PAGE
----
Wow! We got an early bird here!

Union Beat Chemie 4-0

First Pre-Season Friendly Proves a Fine Start for Svensson

Sat, 06. July 2024
Union Beat Chemie 4-0

1. FC Union Berlin kicked off their 2024/5 campaign in some style - despite the rain - with a 4-0 win over BSG Chemie Leipzig on a wonderful saturday afternoon at the Alfred-Kunze-Sportpark. Rani Khedira opened the scoring, joined by Yorbe Vertessen, Benedict Hollerbach and the debutant, Ivan Prtajin

1. FC Union Berlin: Schwolow (45. Rodtnick) – Trimmel (46. Prosche), Doekhi (46. Jaeckel), Vogt (46. Král), Ogbemudia (46. Leite), Preu (46. Friedrich) – Khedira (46. Tousart), Kemlein (46. Haberer), Vertessen (46. Hollerbach) – Siebatcheu (46. Pratjin), Skarke (46. Bedia) 

BSG Chemie Leipzig: Bellot (53. Jahnke) – Brügmann, Horschig (60. Marino), Weigel, Kohn, Oke (46. Koeberer) – Bunge (46. Mäder), Mast, Kaymaz (82. Dogan) – Mauer (82. Kirstein), Ratifo (72. Jagatic)

The starting XI

For the first ever starting line-up of his new era in charge of 1. FC Union Berlin, Bo Svensson had a mixture of faces old and new. In goal, in the continued absence of Frederik Rönnow following his time at the European Championship, was Alex Schwolow, behind a back three of Kevin Vogt, Danilho Doekhi and Oluwaseun Ogbemudia. Olu had started the first friendly of last season, too, and big things are expected of the young man. They were flanked by Christopher Trimmel as the right wing-back with the 20-year-old David Preu, returning from a loan at VfR Aalen, on the left.

It also saw a direct return to action for Aljoscha Kemlein, following his successful loan at St. Pauli, who joined Rani Khedira in the heart of midfield, with Tim Skarke free to join Jordan Siebatcheu and Yorbe Vertessen up front.

Attendance: 4,999 
Goals: 0-1 Khedira (32.), 0-2 Vertessen (37.), 0-3 Hollerbach (49.), 0-4 Prtajin (77.) 

Khedira opens the scoring, Vertessen doubles it

40 years ago, back when this was a different country, Union and Chemie had finished level at the foot of the East German top flight. They had the same points, and the same goal difference, so a two-legged play-off was set to decide which of the sides would go down. After a 1-1 draw at the Alte Försterei, Chemie won out in the return leg, here at the Alfred-Kunze-Sportpark, a stadium that makes up for its ragged, rusting edges with enough charm to fill the bigger, newer Arena that it shares the city with ten times over.

The home-town heroes returned to the pitch during the half time break, as the rain poured down, bur refusing to dampen a sold-out crowd flocking the terrace in their honour.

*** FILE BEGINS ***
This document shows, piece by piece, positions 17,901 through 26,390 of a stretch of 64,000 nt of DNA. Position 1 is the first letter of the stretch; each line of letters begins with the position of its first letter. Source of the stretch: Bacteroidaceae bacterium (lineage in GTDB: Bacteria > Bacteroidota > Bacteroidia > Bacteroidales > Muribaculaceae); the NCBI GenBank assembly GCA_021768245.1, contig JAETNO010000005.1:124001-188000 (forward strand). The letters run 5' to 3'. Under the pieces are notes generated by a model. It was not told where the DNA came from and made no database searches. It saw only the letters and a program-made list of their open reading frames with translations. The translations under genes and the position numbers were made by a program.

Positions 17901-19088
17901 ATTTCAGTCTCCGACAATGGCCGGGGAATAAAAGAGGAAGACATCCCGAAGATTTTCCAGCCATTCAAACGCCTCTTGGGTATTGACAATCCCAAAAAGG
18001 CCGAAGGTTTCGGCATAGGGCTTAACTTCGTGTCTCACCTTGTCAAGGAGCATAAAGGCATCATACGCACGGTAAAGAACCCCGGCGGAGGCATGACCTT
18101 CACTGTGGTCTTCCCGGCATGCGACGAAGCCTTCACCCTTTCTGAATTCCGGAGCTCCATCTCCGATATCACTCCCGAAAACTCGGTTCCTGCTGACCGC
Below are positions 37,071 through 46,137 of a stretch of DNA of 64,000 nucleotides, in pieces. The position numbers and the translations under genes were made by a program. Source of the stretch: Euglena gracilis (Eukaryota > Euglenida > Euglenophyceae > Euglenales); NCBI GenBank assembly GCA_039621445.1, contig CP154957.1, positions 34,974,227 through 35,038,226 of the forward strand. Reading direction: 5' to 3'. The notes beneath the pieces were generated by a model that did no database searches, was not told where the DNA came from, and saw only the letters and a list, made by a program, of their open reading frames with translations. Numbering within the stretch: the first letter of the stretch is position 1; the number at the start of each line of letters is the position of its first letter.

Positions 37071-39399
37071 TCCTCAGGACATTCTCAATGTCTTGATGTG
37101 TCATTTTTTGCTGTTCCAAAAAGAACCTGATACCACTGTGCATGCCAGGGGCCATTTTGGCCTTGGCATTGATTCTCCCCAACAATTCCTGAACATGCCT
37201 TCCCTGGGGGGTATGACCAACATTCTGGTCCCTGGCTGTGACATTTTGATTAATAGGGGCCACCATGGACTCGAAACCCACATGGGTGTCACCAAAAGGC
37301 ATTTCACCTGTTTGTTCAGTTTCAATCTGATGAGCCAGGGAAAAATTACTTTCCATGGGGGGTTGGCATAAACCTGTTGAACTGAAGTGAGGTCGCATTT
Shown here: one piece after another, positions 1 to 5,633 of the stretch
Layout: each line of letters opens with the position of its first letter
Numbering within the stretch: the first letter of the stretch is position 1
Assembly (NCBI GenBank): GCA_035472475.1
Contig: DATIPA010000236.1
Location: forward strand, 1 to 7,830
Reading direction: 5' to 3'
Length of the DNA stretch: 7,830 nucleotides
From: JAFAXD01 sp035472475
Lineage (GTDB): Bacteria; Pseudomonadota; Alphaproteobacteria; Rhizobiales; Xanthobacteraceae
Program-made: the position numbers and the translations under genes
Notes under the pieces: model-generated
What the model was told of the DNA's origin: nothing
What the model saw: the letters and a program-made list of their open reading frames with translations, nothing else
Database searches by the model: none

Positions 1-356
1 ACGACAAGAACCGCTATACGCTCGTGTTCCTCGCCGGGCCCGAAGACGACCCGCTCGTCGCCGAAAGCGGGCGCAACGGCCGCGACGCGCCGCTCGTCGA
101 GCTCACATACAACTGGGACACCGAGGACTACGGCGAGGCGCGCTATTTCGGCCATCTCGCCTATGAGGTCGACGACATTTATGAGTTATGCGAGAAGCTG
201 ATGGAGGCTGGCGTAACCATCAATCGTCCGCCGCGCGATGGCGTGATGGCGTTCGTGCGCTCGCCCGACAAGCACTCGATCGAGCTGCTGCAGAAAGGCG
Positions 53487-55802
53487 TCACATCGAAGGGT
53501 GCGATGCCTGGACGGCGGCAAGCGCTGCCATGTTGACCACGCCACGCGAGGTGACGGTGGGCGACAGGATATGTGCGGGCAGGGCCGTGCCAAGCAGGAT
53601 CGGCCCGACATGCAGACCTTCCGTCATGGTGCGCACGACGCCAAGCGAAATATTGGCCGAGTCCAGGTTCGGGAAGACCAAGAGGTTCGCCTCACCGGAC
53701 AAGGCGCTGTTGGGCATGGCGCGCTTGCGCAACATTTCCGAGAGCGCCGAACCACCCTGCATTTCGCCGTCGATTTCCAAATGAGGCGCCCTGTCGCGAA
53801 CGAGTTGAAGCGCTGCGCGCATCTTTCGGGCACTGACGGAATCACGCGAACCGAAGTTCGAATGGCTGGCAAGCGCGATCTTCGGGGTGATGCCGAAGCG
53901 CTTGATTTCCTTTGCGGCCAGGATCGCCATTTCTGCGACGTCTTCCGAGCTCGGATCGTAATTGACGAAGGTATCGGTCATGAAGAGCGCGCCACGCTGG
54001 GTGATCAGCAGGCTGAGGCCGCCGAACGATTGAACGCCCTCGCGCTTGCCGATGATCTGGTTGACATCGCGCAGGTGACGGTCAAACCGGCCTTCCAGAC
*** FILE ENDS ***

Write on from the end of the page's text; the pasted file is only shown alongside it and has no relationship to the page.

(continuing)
The scoreboard atop that two-tiered stand behind one of the goals is a lesson in pre-digital simplicity; the fans filling it were in green and white, opposite the Unioner in red at the other end, revelling in the heat and the return to action. It was a wonderful setting to kick the season off.

But if those two ties have gone down in the clubs’ histories as a titanic struggle, with more than pride at stake, this was of a slightly more placid nature. There was little blood and fire, at least in the opening exchanges, and Svensson opted to patiently explain what he wanted from the excellent Kemlein during a brief break in play, finishing his instruction with his thumb and forefinger in the universal sign for “OK”, instead of shouting.

The heat was oppressive, the pitch lush, and Union felt their way back into action. Ogbemudia immediately showed his calmness on the ball, robbing Tim Bunge with determined ease, as well as his keenness to burst forward into midfield as when he beat the same man, striding up the middle; Skarke bustled past two as he tried to reach the opposition box.

But Chemie weren’t here just for fun. Stanley Ratifo got the first shot on target having skipped inside Doekhi from the left, hitting towards the near post from outside the box after ten minutes. Skarke went close a few minutes later when he lashed one over the bar following Kemlein’s typically unfussy ball inside. Indeed, little he does seems rushed. His passing is effective and neat, he is patient on the ball, and has a knack of being in the right place at the right time to break up the opponent’s play.